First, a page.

First National Geographic Maps

Although National Geographic is well known today for its maps and atlases, the magazine did not actually create its own maps during the first 27 years of its existence.

"Before 1915, the magazine had always gotten whatever map supplements that it published from government agencies, especially the USGS [U.S. Geological Survey]," says Mark Jenkins, a former National Geographic archivist. "Whenever they had money to produce a map, [Grosvenor] had to get his maps done through an outside firm."

Grosvenor commissioned outside companies to produce both the Balkans map and a 1915 follow-up map of the expanding war front. However, Grosvenor's disappointment with the initial drafts of the war-front map, combined with the magazine's increasing revenue, led him to establish the map department in 1915—the first in-house cartographic division at National Geographic.

"He thought [the outside companies] weren't producing what he wanted, and they weren't doing it fast enough," Poole says. "He wanted to have quality control, and he wanted to get maps when he needed them."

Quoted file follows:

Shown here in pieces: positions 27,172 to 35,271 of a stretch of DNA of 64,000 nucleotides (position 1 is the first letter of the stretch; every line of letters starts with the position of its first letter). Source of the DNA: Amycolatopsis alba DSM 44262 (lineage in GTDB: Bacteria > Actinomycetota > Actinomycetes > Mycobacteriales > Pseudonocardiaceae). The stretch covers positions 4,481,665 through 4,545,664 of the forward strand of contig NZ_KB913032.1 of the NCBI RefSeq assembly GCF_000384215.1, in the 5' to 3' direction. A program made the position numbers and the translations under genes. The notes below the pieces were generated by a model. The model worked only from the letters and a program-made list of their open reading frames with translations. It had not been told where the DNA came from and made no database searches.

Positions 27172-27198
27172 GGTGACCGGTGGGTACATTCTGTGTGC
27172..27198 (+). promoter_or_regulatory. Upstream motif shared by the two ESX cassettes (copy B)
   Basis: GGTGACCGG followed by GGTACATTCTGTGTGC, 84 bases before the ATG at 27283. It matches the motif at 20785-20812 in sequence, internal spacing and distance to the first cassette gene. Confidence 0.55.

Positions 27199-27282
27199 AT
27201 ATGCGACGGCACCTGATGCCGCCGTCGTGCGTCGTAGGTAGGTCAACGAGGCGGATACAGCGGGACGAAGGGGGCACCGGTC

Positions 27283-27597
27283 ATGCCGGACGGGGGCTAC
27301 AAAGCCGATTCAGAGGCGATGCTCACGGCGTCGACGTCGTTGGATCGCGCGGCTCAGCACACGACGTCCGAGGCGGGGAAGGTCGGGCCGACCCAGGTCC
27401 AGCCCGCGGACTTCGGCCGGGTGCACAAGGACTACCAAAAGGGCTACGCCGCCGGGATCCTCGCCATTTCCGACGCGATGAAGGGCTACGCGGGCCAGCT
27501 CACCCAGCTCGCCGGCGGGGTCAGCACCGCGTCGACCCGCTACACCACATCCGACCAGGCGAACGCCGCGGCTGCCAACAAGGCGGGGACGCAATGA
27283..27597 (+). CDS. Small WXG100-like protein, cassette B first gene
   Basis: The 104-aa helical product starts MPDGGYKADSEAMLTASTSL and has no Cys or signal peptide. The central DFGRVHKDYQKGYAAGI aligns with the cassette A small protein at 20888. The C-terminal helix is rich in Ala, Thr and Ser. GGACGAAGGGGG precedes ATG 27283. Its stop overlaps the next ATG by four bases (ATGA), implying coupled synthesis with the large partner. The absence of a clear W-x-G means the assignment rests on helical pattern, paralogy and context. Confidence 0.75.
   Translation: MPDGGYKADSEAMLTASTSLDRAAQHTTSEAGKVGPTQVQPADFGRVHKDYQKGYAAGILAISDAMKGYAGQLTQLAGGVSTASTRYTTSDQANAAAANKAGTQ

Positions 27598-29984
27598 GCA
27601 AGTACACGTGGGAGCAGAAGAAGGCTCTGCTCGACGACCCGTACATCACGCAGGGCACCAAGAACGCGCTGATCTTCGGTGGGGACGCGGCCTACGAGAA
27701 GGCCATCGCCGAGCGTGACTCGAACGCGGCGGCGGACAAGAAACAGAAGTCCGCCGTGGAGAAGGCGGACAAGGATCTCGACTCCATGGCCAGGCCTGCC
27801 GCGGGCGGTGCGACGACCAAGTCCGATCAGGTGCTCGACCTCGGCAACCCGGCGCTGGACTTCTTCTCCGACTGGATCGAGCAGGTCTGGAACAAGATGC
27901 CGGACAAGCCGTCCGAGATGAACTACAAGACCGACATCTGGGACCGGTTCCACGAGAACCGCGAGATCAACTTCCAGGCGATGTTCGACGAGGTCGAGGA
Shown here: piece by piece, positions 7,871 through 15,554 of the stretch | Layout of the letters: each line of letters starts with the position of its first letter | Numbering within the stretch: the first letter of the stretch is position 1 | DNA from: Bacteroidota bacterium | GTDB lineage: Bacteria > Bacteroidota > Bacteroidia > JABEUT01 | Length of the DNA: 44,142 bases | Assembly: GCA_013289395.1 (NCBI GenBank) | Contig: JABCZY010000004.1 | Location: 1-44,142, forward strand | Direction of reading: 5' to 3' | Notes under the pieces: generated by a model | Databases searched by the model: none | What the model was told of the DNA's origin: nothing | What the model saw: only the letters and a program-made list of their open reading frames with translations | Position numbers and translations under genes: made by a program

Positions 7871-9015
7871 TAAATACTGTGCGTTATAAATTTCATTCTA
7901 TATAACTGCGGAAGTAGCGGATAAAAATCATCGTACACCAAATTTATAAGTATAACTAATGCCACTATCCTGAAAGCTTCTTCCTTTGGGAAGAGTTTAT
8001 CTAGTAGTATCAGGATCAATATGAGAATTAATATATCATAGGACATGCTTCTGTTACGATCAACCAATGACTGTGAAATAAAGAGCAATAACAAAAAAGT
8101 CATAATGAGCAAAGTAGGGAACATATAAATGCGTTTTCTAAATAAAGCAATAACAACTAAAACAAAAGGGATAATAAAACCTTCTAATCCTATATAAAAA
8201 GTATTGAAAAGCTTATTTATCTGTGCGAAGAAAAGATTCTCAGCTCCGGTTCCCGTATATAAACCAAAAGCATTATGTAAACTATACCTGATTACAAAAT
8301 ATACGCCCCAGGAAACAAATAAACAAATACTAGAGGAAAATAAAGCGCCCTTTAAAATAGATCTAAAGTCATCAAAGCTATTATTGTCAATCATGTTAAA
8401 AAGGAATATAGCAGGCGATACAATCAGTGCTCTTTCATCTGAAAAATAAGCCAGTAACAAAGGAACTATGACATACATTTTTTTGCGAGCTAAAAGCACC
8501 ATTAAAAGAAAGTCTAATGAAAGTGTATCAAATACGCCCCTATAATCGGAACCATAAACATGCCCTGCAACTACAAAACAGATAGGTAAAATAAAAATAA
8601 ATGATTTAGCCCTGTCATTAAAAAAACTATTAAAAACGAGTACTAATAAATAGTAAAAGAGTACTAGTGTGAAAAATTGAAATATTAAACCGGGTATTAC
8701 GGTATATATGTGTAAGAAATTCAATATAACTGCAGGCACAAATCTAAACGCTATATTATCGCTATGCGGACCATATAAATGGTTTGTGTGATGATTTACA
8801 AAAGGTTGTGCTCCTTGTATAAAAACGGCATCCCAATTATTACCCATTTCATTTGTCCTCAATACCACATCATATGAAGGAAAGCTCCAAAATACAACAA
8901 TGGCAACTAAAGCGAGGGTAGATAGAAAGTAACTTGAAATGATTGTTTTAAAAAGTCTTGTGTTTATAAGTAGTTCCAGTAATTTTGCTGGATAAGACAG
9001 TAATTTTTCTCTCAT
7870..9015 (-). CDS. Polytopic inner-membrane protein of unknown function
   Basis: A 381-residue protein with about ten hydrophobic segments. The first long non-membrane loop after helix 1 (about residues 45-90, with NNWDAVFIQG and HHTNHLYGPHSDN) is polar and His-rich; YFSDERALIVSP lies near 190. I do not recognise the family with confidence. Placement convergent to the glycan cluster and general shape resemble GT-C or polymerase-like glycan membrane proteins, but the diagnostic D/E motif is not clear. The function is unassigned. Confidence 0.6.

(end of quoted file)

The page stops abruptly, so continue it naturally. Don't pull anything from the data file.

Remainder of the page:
"WWI was an impetus for the creation of a cartographic division here at National Geographic," says Juan Valdes, the Society's geographer and director of editorial and research. "We started using different map projections to portray the world in various ways. We introduced page maps to the magazine to accompany the articles, so that people would know the exact places that were being addressed in the text. It was the building block for our 10th edition atlas [and] our world atlas app."

In the beginning, the maps department was, as Jenkins says, "pretty much a one-man show." Albert Bumstead, the map department's first chief cartographer, was also its only cartographer.

The department's first map supplement was the 1918 "Map of the Western Theatre of War," which provided readers with the name and location of every town or hamlet that they would likely encounter in reports from the front—a valuable resource to readers unfamiliar with the vast territory covered by the war.

The map's place names were so comprehensive that the secretary of the Geographic Society of France called it the most complete map of the Western Front.